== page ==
Don’t Tune Out OPDP’s Recent Warning Letter For a Violative Radio Advertisement

Arnall Golden Gregory LLP
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On August 31, 2020, the Food and Drug Administration’s Office of Prescription Drug Promotion (OPDP) sent a Warning Letter to the sponsor of a drug for a violative direct-to-consumer (DTC) radio advertisement.  The radio advertisement was submitted to FDA under the cover of FDA Form 2253.

According to OPDP, the sponsor’s radio advertisement made false or misleading claims about the risks associated with the prescription drug product and omitted other material facts. Thus, the radio advertisement misbranded the drug within the meaning of the Federal Food, Drug, and Cosmetic Act. The product, which has a Boxed Warning due to a risk of severe hypotension and syncope, continues the agency’s trend to focus on Boxed Warning products and other products that pose significant safety risks to consumers.

We will summarize OPDP’s concerns with the radio advertisement.

Highlights
  • The radio ad did not adequately convey the important risk information for the drug.
    • The radio ad included numerous claims regarding the benefits of using the drug, but omitted all the contraindications associated with the drug.
    • The radio ad presented some risk information from the Boxed Warning, but it failed to disclose material information from the Boxed Warning that use of the drug and alcohol together close in time increases the risk of severe hypotension and syncope. The radio ad also failed to provide material information from the Boxed Warning that the use of the drug with certain prescription medications or in patients with liver problems increases the risk of severe hypotension and syncope.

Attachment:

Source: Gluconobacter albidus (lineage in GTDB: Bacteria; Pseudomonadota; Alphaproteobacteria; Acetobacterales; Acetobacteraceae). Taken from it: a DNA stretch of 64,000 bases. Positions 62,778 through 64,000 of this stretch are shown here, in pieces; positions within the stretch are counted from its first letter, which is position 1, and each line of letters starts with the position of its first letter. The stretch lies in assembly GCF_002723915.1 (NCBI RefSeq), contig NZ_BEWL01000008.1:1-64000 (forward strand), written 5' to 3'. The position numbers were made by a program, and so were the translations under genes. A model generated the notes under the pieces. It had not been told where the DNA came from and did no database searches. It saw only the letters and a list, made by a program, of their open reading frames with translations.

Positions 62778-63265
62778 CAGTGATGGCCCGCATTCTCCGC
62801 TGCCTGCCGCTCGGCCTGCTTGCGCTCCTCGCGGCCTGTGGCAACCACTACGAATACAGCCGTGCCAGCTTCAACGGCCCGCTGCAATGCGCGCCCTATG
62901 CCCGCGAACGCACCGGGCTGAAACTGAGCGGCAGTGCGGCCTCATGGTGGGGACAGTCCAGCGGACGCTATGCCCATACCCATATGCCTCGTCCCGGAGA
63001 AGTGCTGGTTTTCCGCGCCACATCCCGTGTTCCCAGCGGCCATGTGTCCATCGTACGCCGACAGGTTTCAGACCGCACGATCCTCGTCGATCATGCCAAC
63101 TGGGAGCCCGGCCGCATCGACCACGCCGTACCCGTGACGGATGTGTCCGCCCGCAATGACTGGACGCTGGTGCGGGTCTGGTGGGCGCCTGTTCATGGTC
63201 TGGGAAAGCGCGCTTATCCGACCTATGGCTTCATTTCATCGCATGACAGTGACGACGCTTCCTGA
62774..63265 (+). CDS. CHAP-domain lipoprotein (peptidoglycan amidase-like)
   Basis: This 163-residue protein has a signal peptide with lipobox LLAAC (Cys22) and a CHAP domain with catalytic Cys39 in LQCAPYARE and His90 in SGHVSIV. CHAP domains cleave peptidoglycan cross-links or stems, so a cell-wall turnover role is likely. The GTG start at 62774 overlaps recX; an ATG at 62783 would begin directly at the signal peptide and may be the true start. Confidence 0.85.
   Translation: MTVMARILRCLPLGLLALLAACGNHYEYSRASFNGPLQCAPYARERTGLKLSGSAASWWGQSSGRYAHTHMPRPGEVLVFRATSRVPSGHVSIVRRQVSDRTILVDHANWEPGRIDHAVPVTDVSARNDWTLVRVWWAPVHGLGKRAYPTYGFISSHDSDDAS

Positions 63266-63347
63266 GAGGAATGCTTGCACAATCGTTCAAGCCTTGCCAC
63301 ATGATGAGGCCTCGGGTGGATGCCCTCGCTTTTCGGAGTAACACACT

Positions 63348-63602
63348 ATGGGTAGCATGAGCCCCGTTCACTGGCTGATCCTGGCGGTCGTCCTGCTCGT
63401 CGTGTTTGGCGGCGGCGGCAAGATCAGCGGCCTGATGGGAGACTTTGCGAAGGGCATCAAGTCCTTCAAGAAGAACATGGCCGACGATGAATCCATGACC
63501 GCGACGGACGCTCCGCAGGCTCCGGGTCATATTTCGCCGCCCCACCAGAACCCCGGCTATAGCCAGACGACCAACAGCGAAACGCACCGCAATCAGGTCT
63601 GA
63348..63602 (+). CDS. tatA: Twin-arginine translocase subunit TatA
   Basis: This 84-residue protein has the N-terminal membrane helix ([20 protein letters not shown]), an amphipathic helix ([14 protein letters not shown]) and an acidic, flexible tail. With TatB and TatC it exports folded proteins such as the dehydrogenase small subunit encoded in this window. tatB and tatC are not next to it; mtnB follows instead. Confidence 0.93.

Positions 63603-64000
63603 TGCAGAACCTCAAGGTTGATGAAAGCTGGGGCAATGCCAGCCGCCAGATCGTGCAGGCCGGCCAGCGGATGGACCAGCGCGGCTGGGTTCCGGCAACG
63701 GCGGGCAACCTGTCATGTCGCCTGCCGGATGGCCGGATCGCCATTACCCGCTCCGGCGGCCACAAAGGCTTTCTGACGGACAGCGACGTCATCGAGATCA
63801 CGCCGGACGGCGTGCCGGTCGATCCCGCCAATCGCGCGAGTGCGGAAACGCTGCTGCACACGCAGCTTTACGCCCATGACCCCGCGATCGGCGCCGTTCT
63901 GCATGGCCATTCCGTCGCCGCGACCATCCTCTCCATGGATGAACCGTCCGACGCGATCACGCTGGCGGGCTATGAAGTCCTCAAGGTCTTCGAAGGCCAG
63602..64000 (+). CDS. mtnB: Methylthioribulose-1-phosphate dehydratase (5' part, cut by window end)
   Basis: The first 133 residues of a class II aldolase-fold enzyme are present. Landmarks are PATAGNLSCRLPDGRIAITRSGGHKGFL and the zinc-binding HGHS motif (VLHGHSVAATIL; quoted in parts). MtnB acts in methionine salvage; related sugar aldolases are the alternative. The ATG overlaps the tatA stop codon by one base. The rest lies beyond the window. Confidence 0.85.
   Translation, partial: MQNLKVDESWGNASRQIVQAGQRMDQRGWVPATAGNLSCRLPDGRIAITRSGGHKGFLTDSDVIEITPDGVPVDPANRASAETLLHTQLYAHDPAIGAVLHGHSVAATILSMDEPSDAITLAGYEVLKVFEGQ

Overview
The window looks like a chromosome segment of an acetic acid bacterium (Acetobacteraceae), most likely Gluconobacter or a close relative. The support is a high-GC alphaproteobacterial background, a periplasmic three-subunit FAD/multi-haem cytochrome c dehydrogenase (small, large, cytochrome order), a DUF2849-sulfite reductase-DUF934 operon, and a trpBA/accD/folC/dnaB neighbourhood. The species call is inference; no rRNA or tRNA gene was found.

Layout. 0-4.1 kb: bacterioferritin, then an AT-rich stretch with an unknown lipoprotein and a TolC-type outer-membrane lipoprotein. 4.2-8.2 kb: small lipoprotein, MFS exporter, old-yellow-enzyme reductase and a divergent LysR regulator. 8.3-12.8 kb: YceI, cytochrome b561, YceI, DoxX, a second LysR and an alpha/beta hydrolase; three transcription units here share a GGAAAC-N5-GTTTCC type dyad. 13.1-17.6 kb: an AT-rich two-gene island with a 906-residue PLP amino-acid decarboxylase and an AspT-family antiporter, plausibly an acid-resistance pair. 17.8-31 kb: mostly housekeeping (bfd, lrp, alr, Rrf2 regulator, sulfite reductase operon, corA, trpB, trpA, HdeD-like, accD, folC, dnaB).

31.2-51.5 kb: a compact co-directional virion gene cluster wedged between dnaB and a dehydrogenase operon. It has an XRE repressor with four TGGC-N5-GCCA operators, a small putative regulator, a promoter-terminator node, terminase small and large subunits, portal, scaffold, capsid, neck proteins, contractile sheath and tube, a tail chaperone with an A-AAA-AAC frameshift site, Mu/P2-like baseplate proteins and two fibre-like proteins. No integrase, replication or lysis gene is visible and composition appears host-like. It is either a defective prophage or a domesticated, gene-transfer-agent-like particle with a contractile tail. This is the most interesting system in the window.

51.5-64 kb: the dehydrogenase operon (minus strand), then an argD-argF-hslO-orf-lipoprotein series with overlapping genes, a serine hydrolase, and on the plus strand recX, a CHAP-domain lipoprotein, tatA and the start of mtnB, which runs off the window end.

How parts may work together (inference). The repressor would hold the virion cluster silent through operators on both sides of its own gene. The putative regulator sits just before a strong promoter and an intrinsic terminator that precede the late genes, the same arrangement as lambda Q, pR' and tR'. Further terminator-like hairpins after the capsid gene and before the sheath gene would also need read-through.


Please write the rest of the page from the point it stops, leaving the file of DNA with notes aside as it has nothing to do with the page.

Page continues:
• The radio ad omitted other warnings and precautions and failed to include material information that the use of the drug, without other concomitant medications known to cause hypotension or syncope, can cause hypotension and syncope.
  • The radio ad created a misleading impression regarding the scope of the FDA-approved indication and the limitations of use, which are part of the indication, for the product.
    • The following information included from the Medication Guide for the drug was not included in the radio ad:
      • [The product] is a prescription medicine used to treat hypoactive (low) sexual desire disorder (HSDD) in women who have not gone through menopause, who have not had problems with low sexual desire in the past, and who have low sexual desire no matter the type of sexual activity, the situation, or the sexual partner. Women with HSDD have low sexual desire that is troubling to them. Their low sexual desire is not due to:
        • a medical or mental health problem
        • problems in the relationship
        • medicine or other drug use
          . . .
          [The product] is not for use to improve sexual performance.
    • Failure to include the indication and limitations for use associated with the product created a misleading impression about the FDA-approved indication.
  • Finally, FDA noted that it had sent previous advisory comments regarding the product and was concerned that the advertisement for the product still did not adequately convey the FDA-approved indication or important risk information for the drug.
Observations
  • In spite of focusing efforts on the COVID-19 pandemic, FDA continues to enforce what it perceives to be unlawful prescription drug advertising and promotional activities.
  • Sponsors are reminded to include material information associated with a product, including the limitations for use of the product, to ensure advertisements and other promotional materials do not create misleading impressions about the FDA-approved indication for the product. We have seen this type of citation noted in other Notice of Violation and Warning Letter communications.
  • FDA is particularly focused on Boxed Warning products and high-risk products and ensuring that sponsors adequately disclose such risks in advertisements and promotional materials.
  • OPDP’s reference to its previous advisory comments serves as a reminder to follow, or at least consider these comments or resolve any outstanding issues with OPDP itself. This is particularly important to remember if the company has acquired or licensed the product in a transaction and may not have been the original product owner.
  • With a Warning Letter, the company must take corrective action not only for the specific advertisement, but for any and all materials with similar violative messaging.

[1] The Warning Letter is available at the following: https://www.fda.gov/inspections-compliance-enforcement-and-criminal-investigations/warning-letters/sprout-pharmaceuticals-inc-610569-08312020.

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